Columbia University proposes to continue its NLM-supported training program in biomedical informatics, initiated in 1992. Our goal is to help shape this evolving discipline by providing a research-oriented program that offers rigorous training in the information and computational sciences integrated with exposures to real-world systems in the clinical and research settings at Columbia University Medical Center and in local and global communities, and with exposures to translational activities from bench to bedside. We have developed and evolved a curriculum that assures that our graduates will be familiar with the breadth of the field and will be versed in its methods. Each trainee selects an area of specialization: clinical informatics, public health informatics, clinical research informatics, translational bioinformatics, or, potentially, a combination. Our degrees generally require two to three years for the M.A. and four or more years for the Ph.D. We are proposing to enroll 10 NLM-supported pre-doctoral trainees and 5 NLM-supported post-doctoral trainees (including degree and non-degree) per year. We expect 24 PhD students and 7 post-doctoral trainees in our entire (NLM and non-NLM) program in September 2011. Since approval of our degree program, we have graduated 46 PhD students, and 50 NLM- supported post-doctoral trainees, 36 of which received master's degrees. We have a large, internationally recognized faculty with consistent involvement in national biomedical informatics projects. In addition, our clinical information systems service responsibilities offer trainees opportunities to get first-hand exposure to, and training on, state- of-the-art clinical, educational, administrative, and research information systems. Education for our trainees involves one-on-one experience with faculty members, working on research projects that in many cases are conceived by the students themselves. Most trainees are formal degree candidates and take coursework from within the Department and from the excellent resources available at Columbia University. Our new initiative in lifelong learning skills is encouraging team-based and portfolio-based learning. The faculty, research staff, and students form a critical mass for providing a provocative environment for the seminars, journal clubs, and discussions.
Columbia University's training program will help shape the evolving discipline of biomedical informatics by providing a research-oriented program that offers rigorous training in the information and computational sciences integrated with exposures to real-world systems. Its graduates will contribute to the national research agenda of a learning health system.
|Burgermaster, Marissa; Gray, Heewon Lee; Tipton, Elizabeth et al. (2017) Testing an Integrated Model of Program Implementation: the Food, Health & Choices School-Based Childhood Obesity Prevention Intervention Process Evaluation. Prev Sci 18:71-82|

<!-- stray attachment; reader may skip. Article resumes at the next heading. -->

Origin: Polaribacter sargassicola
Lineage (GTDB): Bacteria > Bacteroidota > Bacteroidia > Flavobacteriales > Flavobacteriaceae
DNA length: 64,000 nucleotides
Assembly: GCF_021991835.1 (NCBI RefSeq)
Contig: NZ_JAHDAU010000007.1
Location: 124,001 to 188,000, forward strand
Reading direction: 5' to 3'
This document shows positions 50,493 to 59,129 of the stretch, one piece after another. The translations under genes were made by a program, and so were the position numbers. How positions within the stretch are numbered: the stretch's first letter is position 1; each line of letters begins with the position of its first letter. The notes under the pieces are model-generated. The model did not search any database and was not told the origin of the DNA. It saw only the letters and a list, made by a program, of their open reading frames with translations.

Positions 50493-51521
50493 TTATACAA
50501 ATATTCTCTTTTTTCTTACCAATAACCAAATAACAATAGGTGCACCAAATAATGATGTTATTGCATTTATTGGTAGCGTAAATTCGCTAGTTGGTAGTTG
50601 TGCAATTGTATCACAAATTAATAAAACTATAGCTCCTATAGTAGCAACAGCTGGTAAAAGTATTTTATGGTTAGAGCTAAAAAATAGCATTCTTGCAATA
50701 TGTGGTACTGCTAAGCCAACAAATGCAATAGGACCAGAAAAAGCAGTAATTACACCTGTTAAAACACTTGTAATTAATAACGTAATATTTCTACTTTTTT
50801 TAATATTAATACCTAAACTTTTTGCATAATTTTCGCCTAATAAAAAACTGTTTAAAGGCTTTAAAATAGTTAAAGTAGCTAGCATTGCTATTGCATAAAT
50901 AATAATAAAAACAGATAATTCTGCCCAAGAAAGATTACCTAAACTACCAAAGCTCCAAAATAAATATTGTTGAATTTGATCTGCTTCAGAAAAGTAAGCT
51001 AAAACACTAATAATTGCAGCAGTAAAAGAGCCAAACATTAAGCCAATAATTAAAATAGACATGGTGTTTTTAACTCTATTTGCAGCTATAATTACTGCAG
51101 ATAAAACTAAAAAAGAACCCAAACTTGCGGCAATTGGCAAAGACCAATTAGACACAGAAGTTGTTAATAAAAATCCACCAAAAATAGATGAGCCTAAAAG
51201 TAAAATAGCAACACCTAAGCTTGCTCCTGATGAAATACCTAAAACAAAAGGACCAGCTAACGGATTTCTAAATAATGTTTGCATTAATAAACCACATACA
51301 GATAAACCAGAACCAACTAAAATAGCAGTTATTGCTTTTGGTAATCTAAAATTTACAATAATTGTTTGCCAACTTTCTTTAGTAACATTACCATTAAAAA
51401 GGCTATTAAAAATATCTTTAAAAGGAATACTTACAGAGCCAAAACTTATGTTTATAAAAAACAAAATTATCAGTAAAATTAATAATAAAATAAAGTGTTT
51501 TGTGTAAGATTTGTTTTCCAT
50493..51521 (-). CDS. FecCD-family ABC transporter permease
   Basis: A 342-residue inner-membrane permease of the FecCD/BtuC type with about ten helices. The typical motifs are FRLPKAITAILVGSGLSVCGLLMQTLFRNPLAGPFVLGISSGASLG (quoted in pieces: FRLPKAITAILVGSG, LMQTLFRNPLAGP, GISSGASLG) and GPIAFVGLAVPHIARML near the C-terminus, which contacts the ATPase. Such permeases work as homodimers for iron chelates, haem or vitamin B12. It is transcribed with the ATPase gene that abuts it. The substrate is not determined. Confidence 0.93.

|Jiang, Silis Y; Murphy, Alexandrea; Heitkemper, Elizabeth M et al. (2017) Impact of an electronic handoff documentation tool on team shared mental models in pediatric critical care. J Biomed Inform 69:24-32|
|Pandya, Ankur; Sy, Stephen; Cho, Sylvia et al. (2017) Validation of a Cardiovascular Disease Policy Microsimulation Model Using Both Survival and Receiver Operating Characteristic Curves. Med Decis Making 37:802-814|
|Walsh, Colin G; Sharman, Kavya; Hripcsak, George (2017) Beyond discrimination: A comparison of calibration methods and clinical usefulness of predictive models of readmission risk. J Biomed Inform 76:9-18|
|Carballo-Diéguez, Alex; Giguere, Rebecca; Dolezal, Curtis et al. (2017) Preference of Oral Tenofovir Disoproxil Fumarate/Emtricitabine Versus Rectal Tenofovir Reduced-Glycerin 1% Gel Regimens for HIV Prevention Among Cisgender Men and Transgender Women Who Engage in Receptive Anal Intercourse with Men. AIDS Behav 21:3336-3345|
|Iribarren, Sarah J; Brown 3rd, William; Giguere, Rebecca et al. (2017) Scoping review and evaluation of SMS/text messaging platforms for mHealth projects or clinical interventions. Int J Med Inform 101:28-40|
|Fonseca, Gabriela; Burgermaster, Marissa; Larson, Elaine et al. (2017) The Relationship Between Parenteral Nutrition and Central Line-Associated Bloodstream Infections. JPEN J Parenter Enteral Nutr :148607116688437|
|Burgermaster, Marissa; Bhana, Hiershenee; Fullwood, M Dot et al. (2017) Exploring the Role of Sugar-Sweetened Beverage Consumption in Obesity among New Yorkers Using Propensity Score Matching. J Acad Nutr Diet 117:753-762|
|Rosenbloom, Daniel I S; Camara, Pablo G; Chu, Tim et al. (2017) Evolutionary scalpels for dissecting tumor ecosystems. Biochim Biophys Acta 1867:69-83|
|Cole-Lewis, Heather J; Smaldone, Arlene M; Davidson, Patricia R et al. (2016) Participatory approach to the development of a knowledge base for problem-solving in diabetes self-management. Int J Med Inform 85:96-103|
Showing the most recent 10 out of 244 publications